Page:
[YP] In a funny way, it’s almost like you’re speaking a creolization of Kreyòl, which is being metabolized and affected by contemporary forms of displacement. Which resonates with how the film, even while it’s working through a specific process of mourning and the loss of your cousin, is also touching on these forms of cultural loss and alienation for Haitians in the diaspora. The conversations between Tessa and Valeska engage this difficulty in terms of language, where Valeska is hesitating to speak Kreyòl in that kitchen scene and there’s another moment where Tessa seems to have more facility with it, and all this tied to a deep desire to belong somewhere—just like you were saying you have experienced.

[MC] Which is exactly how it can be within the same family, because while I speak Kreyòl with a French accent. Yeah, my little sister, who was 10 years younger than me, was taught it by my parents from a young age.

[YP] That also makes me wonder to what extent you’re thinking directly about colonialism when making these films because it’s very clearly marked, for example, even in the title of your short Vers les colonies (2016), and also very present in this feature.

[MC] I think it will always be directly linked to being a Haitian in Canada, which has a lot of reckoning to do with these histories. And when I started making films, six years ago, and I didn’t really want to be a filmmaker. It’s just kind of happened in a way.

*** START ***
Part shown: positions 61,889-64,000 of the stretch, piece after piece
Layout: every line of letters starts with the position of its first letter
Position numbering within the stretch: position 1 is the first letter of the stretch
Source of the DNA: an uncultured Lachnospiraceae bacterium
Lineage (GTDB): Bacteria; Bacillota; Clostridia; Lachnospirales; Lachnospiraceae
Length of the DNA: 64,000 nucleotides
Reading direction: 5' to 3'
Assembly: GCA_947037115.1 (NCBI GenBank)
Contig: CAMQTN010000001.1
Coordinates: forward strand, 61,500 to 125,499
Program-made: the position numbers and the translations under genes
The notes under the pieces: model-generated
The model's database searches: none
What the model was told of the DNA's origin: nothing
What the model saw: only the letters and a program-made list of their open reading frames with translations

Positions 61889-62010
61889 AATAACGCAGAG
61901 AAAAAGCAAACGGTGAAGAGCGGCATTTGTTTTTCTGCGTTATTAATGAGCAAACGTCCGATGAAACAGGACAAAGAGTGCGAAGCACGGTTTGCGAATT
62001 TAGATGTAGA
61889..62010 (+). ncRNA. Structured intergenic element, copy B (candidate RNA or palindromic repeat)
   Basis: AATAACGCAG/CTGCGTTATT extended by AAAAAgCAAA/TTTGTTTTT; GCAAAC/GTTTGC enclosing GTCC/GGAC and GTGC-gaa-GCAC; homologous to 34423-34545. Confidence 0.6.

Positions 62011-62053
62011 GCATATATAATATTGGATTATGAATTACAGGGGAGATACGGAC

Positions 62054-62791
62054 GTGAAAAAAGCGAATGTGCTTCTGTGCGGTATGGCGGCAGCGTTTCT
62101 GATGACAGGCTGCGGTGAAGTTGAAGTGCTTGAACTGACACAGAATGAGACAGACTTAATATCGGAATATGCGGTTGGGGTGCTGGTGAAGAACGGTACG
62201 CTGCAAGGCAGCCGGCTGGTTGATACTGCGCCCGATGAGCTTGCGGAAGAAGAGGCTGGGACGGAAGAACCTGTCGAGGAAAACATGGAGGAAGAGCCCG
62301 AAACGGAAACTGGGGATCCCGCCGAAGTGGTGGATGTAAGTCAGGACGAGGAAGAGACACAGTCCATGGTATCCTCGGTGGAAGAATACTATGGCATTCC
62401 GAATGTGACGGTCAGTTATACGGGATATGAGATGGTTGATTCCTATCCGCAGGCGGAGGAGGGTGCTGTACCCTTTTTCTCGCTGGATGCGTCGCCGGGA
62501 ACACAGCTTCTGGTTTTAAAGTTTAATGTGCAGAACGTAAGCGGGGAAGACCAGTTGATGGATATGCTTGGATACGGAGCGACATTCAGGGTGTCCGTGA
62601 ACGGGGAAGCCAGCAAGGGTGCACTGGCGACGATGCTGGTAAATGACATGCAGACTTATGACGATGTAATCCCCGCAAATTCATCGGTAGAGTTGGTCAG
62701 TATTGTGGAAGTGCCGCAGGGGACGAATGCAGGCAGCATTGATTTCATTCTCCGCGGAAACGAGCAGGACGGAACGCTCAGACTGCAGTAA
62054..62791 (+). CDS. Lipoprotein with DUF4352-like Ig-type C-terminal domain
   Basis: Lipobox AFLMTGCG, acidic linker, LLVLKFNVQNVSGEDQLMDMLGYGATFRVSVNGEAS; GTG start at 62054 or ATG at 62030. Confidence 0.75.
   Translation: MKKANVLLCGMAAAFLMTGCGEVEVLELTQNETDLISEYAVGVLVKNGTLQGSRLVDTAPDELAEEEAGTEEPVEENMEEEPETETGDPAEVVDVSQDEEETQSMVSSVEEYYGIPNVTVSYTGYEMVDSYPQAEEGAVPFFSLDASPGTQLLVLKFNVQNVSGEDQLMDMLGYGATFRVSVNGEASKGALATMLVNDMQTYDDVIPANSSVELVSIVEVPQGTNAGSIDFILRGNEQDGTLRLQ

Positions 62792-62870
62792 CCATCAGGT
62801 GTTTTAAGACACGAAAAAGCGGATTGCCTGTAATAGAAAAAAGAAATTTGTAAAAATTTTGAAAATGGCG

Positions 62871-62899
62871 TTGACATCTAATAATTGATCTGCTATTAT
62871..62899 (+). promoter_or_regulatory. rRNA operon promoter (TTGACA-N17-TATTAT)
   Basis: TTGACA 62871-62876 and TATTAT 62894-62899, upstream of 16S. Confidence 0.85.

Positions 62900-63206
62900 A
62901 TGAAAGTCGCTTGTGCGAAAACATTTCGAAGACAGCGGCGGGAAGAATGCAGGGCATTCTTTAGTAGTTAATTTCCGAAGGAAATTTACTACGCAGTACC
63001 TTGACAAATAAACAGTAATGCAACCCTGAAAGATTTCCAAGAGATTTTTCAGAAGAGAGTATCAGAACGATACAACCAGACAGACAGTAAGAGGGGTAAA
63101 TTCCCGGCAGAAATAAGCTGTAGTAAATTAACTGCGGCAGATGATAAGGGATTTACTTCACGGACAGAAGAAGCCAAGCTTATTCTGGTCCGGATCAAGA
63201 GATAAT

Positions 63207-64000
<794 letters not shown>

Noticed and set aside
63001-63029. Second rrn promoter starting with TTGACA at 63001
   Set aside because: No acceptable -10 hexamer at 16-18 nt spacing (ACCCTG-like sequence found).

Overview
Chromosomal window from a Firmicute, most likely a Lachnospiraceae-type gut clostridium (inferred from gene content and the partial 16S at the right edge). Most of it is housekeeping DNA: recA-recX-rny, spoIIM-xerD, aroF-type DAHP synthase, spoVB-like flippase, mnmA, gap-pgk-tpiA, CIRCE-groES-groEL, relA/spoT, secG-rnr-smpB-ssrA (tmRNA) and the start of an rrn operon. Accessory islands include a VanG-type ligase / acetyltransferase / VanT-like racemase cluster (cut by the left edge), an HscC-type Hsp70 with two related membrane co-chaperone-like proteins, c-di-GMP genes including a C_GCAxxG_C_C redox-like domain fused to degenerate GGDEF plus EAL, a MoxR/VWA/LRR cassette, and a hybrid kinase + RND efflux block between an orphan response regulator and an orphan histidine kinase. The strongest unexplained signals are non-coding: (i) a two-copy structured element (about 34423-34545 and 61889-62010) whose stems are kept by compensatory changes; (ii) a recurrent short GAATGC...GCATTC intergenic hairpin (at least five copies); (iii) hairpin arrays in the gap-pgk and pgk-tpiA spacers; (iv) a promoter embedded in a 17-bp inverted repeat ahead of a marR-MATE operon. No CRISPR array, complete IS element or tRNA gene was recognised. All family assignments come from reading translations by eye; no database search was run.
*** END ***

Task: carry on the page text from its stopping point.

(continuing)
[YP] Wait, you really didn’t?

[MC] Well, let’s go back. I studied film production at Concordia University, but I wanted to be director of photography. So, I did that for a while. But I’m an introvert, so it was difficult to find jobs because I didn’t have a website or any of that, but still I did work as a DP (director of photography) for six years and also I produced experimental film for my friends. And then I got divorced and during the first month of being divorced, I think I had something of a personal identity crisis, and I thought, “Okay, what am I going to do now?” That’s how I started to write and work on short films, and since I had produced films for other people, I didn’t have to reach out to a producer, I was able to do it all myself. My first short film is called Fly, Fly Sadness (Vole, vole tristesse, 2016) and I knew that it was better to not speak too aggressively about colonialism. Because it is such an important subject, it is such an important part of my identity, and also because we don’t really talk about it in Canada. Not in general, and especially not in Quebec. If you try to talk about it, people get very defensive very, very fast. The attitude about colonization and other parts of Canada’s history is often: We don’t see it. And it can be very frustrating.